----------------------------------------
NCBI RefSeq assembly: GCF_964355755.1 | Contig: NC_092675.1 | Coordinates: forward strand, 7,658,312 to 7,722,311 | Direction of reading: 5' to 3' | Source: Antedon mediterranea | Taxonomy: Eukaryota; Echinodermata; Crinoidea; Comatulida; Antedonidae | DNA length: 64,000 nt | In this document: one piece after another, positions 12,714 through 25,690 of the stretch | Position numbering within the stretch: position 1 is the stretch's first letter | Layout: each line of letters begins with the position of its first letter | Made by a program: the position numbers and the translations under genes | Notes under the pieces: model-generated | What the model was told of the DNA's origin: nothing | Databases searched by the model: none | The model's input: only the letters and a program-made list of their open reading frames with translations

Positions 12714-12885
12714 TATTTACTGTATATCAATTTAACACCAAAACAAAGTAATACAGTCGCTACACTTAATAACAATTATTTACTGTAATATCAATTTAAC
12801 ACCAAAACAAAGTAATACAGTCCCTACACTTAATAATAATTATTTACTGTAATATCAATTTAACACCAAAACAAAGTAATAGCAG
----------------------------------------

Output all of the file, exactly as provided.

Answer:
NCBI RefSeq assembly: GCF_964355755.1 | Contig: NC_092675.1 | Coordinates: forward strand, 7,658,312 to 7,722,311 | Direction of reading: 5' to 3' | Source: Antedon mediterranea | Taxonomy: Eukaryota; Echinodermata; Crinoidea; Comatulida; Antedonidae | DNA length: 64,000 nt | In this document: one piece after another, positions 12,714 through 25,690 of the stretch | Position numbering within the stretch: position 1 is the stretch's first letter | Layout: each line of letters begins with the position of its first letter | Made by a program: the position numbers and the translations under genes | Notes under the pieces: model-generated | What the model was told of the DNA's origin: nothing | Databases searched by the model: none | The model's input: only the letters and a program-made list of their open reading frames with translations

Positions 12714-12885
12714 TATTTACTGTATATCAATTTAACACCAAAACAAAGTAATACAGTCGCTACACTTAATAACAATTATTTACTGTAATATCAATTTAAC
12801 ACCAAAACAAAGTAATACAGTCCCTACACTTAATAATAATTATTTACTGTAATATCAATTTAACACCAAAACAAAGTAATAGCAG